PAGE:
The preparation instructions in the central service department will need to be changed. If an instrument tracking system is used, each medical device will need to be changed to reflect the change to sterilization as it occurs. Using pictures to show the placement of a cap or adaptor is helpful.
Central service staff should undergo training for each medical device. In addition, the direct users (e.g., surgeons, operating room staff) need to be informed of these changes and also may require training. The changes with the greatest impact on their functions are:
Packaging. The user needs to be aware of the packaging so they can be prepared to aseptically open the package.
Turnaround time. Knowledge of turnaround time will be needed for scheduling cases.
Clear identification items. Because they are not packaged, items that undergo HLD are visible and can be clearly identified. On the other hand, sterilized items are packaged and therefore not visible. Labels on packages containing sterilized items inform users of the contents.
Storage. Packaged sterilized items often are stored in different locations than those that undergo HLD. All staff members need to be aware of the correct location for stocked items.
Quality monitors. The direct user needs to know how to identify an item that has successfully undergone sterilization.
The transition to sterilization should occur in an organized manner, with all stakeholders, especially the surgical department, kept informed of the progress.
Keeping the infection prevention department head and committee informed as medical devices transition from HLD to sterilization is important. This may be achieved by adding an agenda item to an upcoming infection prevention committee meeting.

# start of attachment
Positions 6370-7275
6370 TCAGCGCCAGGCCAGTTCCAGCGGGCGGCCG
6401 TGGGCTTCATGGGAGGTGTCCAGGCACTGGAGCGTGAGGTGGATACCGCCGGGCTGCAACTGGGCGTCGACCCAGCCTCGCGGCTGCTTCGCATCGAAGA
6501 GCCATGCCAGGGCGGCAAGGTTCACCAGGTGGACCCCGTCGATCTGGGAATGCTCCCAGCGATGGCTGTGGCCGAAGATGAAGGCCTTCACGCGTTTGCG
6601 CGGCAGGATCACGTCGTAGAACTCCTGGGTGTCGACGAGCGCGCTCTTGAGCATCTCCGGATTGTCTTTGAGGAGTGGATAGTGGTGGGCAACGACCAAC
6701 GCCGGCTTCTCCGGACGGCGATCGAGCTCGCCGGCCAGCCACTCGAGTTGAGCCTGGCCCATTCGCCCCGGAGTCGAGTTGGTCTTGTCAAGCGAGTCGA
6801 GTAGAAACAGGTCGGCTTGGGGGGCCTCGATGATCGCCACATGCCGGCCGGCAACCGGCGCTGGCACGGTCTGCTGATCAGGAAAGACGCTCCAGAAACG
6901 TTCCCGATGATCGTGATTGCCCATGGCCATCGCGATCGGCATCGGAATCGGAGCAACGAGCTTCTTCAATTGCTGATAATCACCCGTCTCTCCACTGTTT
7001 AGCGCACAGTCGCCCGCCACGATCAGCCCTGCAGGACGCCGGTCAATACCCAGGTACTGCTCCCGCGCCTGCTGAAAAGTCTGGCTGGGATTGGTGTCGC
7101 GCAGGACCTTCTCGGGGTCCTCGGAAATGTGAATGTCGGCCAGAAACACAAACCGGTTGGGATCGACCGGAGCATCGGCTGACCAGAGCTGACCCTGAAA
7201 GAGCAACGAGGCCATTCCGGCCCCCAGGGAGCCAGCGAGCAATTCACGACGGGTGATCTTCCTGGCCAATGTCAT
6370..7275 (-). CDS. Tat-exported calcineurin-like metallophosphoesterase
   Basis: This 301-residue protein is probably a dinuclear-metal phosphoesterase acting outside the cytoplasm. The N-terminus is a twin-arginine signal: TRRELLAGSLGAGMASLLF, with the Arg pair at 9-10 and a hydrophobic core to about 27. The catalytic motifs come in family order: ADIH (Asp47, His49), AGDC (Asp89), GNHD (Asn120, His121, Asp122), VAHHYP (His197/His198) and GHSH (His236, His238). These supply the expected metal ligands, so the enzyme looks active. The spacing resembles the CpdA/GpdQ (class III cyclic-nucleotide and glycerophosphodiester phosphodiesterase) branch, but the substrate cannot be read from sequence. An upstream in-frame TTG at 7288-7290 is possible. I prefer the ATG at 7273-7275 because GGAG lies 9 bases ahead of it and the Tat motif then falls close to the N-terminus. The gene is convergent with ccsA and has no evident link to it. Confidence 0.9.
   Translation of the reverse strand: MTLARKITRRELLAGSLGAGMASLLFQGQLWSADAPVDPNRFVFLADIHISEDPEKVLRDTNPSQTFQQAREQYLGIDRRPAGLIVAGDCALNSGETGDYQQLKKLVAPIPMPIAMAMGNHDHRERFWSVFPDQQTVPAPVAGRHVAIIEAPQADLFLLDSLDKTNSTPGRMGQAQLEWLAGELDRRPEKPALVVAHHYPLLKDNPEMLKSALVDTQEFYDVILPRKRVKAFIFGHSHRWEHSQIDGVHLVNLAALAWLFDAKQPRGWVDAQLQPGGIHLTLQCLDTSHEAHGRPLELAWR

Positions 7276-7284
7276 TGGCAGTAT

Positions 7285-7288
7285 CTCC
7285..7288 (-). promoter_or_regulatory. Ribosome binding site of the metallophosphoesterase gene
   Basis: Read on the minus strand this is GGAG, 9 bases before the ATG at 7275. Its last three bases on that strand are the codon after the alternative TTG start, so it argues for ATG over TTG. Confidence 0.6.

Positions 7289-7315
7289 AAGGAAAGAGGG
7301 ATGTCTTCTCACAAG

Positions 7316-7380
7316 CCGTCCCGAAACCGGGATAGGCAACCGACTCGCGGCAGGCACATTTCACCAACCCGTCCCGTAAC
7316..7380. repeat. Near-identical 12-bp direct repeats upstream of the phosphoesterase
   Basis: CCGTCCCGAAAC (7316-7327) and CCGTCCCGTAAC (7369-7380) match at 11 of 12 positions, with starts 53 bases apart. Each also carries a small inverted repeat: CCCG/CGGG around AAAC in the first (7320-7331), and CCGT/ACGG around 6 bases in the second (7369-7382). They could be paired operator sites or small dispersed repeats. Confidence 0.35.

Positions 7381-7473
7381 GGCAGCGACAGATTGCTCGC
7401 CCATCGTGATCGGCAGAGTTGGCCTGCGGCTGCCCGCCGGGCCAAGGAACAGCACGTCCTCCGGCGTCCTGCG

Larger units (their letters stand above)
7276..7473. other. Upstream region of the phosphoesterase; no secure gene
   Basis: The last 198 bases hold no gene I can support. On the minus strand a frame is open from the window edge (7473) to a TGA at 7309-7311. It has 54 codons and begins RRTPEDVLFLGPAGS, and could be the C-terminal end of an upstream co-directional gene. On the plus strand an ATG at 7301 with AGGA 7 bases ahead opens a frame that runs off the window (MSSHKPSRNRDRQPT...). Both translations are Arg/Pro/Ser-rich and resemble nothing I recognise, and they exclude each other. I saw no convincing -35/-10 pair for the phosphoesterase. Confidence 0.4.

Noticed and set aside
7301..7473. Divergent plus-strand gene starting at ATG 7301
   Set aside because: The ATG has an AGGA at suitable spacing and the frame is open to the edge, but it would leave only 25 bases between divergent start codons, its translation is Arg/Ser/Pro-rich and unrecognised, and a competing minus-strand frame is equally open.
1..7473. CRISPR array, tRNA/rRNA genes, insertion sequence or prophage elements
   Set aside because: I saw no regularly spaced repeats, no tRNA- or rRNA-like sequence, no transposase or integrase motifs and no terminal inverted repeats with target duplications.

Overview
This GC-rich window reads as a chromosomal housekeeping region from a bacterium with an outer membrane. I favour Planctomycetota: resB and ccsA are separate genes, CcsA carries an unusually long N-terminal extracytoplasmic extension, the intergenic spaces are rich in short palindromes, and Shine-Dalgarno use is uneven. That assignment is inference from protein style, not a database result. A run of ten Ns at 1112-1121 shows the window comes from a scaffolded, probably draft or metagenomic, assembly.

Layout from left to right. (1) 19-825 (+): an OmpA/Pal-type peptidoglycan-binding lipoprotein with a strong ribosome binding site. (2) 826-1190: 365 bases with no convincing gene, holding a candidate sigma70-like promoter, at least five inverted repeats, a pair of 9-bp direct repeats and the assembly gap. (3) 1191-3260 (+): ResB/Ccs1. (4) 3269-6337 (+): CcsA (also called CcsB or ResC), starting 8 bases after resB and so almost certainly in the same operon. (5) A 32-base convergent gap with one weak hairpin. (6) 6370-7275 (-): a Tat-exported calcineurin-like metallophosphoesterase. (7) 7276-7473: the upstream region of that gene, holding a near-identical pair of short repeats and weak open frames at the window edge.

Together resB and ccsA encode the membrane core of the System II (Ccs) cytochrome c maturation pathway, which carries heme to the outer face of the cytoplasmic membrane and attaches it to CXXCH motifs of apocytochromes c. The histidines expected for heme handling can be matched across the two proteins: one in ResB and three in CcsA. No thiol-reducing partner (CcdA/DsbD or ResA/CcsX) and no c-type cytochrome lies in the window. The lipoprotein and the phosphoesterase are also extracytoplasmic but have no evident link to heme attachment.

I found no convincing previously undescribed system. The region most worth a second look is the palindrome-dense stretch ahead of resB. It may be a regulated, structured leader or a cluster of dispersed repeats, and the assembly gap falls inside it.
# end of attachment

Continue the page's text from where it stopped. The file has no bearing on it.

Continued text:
Going forward, as new medical devices are purchased, the product review should include the sterilization modality. This is accomplished by reviewing the IFU for sterilization information. If the semicritical medical device does not provide a method of sterilization, it may not be approved for purchase and use. However, of important note, some essential semicritical medical devices may lack a sterilization validation claim. Until an alternative emerges, these items will need to be purchased.
A policies and procedures document should be developed with the interdisciplinary team. The document should clearly state that when available, sterilization is the preferred method for reprocessing semicritical items. These policies and procedures will support the requirement of a sterilization claim for further purchases of semicritical items and should be supported and approved by the infection prevention committee and administration.
A multitude of benefits exist for transitioning from HLD to sterilization for semicritical items. During the initial transition period, completely transitioning all semicritical items to sterilization may not be possible. However, as new items are purchased, the implementation will expand. The transition to sterilization should occur in an organized manner, with all stakeholders, especially the surgical department, kept informed of the progress.
Although sterilization provides a higher patient care standard, it also must be noted that sterilization alone will not erase all of the problems associated with contaminated medical devices. Research and real-world experience have emphasized the significance of following IFUs, AAMI standards, and other best practices; ensuring thorough cleaning, proper handling, and storage conditions; the need for training; and the need for adequate time to perform all reprocessing steps.
Transitioning to sterilization will take time and careful attention to detail. The bottom line is that by making this transition, patient care will be improved.
Susan G. Klacik, BS, CRCST, CCSMC, FCS, ACE, is a clinical educator for the International Association of Healthcare Central Service Materiel Management; she is based in Chicago. Email: firstname.lastname@example.org